Why can’t temple funds be used for public good?, Supreme Court observes | Latest News India - Hindustan Times
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Why can’t temple funds be used for public good?, Supreme Court observes

By, New Delhi
Sep 02, 2022 01:03 AM IST

While the PIL raised the issue of Hindus being “singled out”, with the state governments managing temples and their earnings, the top court raised doubts over the necessity of revisiting the 1863 Religious Endowments Act when the legislation, it commented, has facilitated temples to cater to “larger needs of the society”.

Since all temples’ earnings are from people they may well go back to them by way of setting up colleges and universities, the Supreme Court observed on Thursday while questioning the justification of a public interest litigation (PIL) that pressed for the right of Hindus to manage religious places without government interferences, like Christians and Muslims.

Since all temples’ earnings are from people they may well go back to them by way of setting up colleges and universities, the Supreme Court observed on Thursday while questioning the justification of a public interest litigation (PIL) that pressed for the right of Hindus to manage religious places without government interferences (HT File)
Since all temples’ earnings are from people they may well go back to them by way of setting up colleges and universities, the Supreme Court observed on Thursday while questioning the justification of a public interest litigation (PIL) that pressed for the right of Hindus to manage religious places without government interferences (HT File)

While the PIL raised the issue of Hindus being “singled out”, with the state governments managing temples and their earnings, the top court raised doubts over the necessity of revisiting the 1863 Religious Endowments Act when the legislation, it commented, has facilitated temples to cater to “larger needs of the society”.

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“What is the need for this? This has been functioning for such a long time...If it is a receipt of the temple, it is by the people. So, it has to go back to the people. Take the example of Tirupati, you have colleges there...Universities are set up in Delhi by state enterprises. What’s wrong with that?” the bench of Chief Justice of India (CJI) Uday Umesh Lalit and S Ravindra Bhat asked.

Also read: S Jaishankar visits the first Hindu temple site in middle east during UAE visit

The bench further remarked: “This Act has been working since 1863. We have a history of 150 years where these denominations catered to the larger needs of society and not for their purpose only. Some temples have even given their lands. Now, you are asking us to roll the clock back,” the bench told senior lawyers Arvind Datar and Gopal Sankaranarayanan.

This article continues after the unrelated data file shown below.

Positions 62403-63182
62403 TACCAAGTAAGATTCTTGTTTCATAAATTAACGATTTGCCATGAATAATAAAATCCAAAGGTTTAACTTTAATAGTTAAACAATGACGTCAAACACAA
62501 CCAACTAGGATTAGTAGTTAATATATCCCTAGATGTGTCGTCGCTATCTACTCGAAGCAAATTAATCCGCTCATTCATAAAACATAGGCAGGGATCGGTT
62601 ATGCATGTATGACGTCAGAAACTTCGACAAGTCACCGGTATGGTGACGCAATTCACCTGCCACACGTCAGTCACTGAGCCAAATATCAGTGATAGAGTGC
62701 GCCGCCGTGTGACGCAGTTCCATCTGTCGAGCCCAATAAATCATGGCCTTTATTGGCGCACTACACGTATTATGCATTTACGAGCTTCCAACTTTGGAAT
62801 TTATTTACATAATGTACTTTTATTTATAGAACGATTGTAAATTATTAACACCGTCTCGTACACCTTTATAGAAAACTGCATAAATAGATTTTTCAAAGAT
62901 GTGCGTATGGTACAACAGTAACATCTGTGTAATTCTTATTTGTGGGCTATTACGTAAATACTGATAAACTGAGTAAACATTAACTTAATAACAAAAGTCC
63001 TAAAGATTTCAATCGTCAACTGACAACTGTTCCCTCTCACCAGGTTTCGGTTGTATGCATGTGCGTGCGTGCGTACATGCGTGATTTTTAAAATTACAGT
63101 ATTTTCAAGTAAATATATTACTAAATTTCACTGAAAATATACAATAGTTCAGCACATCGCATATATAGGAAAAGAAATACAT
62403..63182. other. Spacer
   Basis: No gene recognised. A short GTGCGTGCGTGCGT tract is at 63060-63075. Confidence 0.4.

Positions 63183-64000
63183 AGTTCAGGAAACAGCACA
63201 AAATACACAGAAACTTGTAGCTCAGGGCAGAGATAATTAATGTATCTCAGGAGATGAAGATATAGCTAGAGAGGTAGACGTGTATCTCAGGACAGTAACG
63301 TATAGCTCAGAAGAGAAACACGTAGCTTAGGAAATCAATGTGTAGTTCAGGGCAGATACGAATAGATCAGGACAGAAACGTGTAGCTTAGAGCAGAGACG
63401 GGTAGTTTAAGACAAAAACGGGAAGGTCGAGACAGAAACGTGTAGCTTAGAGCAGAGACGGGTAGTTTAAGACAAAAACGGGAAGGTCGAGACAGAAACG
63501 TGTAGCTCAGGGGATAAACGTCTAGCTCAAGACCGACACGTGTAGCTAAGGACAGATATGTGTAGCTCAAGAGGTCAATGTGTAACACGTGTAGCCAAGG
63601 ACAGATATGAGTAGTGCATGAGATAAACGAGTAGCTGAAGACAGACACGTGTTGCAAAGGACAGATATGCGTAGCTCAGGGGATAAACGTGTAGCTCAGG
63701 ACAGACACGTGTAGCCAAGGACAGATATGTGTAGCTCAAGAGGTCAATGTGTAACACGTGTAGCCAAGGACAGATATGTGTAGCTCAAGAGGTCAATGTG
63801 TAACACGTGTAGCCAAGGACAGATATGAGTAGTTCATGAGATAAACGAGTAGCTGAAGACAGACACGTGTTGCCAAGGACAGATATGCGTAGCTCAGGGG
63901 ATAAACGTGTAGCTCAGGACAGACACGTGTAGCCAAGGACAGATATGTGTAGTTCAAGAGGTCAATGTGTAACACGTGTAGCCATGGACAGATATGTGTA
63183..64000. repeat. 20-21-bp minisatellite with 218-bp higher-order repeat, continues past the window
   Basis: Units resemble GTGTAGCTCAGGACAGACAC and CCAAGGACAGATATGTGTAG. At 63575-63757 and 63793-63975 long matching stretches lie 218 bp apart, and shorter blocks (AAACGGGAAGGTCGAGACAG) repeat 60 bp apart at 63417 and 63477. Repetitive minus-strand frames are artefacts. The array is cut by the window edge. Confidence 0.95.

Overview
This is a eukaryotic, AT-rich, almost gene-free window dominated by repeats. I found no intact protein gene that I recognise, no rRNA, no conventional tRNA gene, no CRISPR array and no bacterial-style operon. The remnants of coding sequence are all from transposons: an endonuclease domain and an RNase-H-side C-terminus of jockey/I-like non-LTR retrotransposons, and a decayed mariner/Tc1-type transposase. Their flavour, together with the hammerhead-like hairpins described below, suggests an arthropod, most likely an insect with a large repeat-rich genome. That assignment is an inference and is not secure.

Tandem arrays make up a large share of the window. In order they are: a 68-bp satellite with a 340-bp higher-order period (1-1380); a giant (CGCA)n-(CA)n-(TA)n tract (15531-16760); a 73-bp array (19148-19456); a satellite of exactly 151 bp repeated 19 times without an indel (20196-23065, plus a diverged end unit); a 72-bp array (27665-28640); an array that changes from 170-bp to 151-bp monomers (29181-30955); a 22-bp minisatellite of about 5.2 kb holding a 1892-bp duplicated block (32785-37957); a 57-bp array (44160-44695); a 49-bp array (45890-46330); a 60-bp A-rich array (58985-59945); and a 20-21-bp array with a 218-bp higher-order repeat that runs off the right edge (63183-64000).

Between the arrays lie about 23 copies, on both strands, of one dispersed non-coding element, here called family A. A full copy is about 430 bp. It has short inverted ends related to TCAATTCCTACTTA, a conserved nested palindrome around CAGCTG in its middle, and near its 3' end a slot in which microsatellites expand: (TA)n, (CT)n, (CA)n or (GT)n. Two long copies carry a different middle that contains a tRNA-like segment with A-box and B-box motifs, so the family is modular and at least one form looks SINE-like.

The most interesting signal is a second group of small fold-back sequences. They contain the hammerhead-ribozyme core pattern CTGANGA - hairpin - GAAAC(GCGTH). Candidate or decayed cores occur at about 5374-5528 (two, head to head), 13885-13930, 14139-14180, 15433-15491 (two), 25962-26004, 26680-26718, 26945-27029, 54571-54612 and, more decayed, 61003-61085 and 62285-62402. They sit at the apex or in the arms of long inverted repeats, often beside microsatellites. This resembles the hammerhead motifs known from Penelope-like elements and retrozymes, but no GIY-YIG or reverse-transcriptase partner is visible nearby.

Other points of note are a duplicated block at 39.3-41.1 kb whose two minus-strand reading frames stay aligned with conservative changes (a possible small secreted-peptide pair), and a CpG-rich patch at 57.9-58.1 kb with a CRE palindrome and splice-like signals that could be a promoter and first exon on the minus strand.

The lawyers were representing petitioner Ashwini Upadhyay, an advocate and a former Bharatiya Janata Party (BJP) spokesperson who contended that Hindus, Jains, Buddhists and Sikhs should have similar rights to establish, manage and maintain their religious places like Muslims, Parsis and Christians and that the state cannot abridge this right.

The PIL complained that approximately 400,000 out of 900,000 temples in the country are under government control, whereas there is not a single church or mosque-related religious body where any control or interference of the government is seen. Religious endowments come under the concurrent list, authorising both the Centre and the states to frame their laws whereby states can exercise a degree of control over management, superintendence and levy over the religious places.

For example, Tamil Nadu has such a law in place. All hundi collections from temples are deposited in the designated temple bank accounts. Of this, 14% is used by the government as administration fees, 4% as audit fees and between 4 to 10% as the ‘Commissioner Common Good Fund’. Further, money is transferred to various government-run schemes.

Also read: Pune’s ‘special’ Lord Ganesh temples

Citing the Tamil Nadu law, Datar complained that similar laws have been framed by some other states, including Karnataka, Andhra Pradesh and Telangana, empowering state governments to use the temple income for non-temple or merely administrative purposes. Supporting him, Sankaranarayan added, “If the church is going to be proximate to one religion, there will be a problem,” said the senior lawyer, claiming 15,000 temples have been closed down in Karnataka since they had no money and temple lands are being frittered away.

But the bench asked the lawyers to adduce some materials to corroborate regarding the closing down of temples as well as to support other contentions on alleged misappropriation of money. It then fixed matter for hearing next on September 19.

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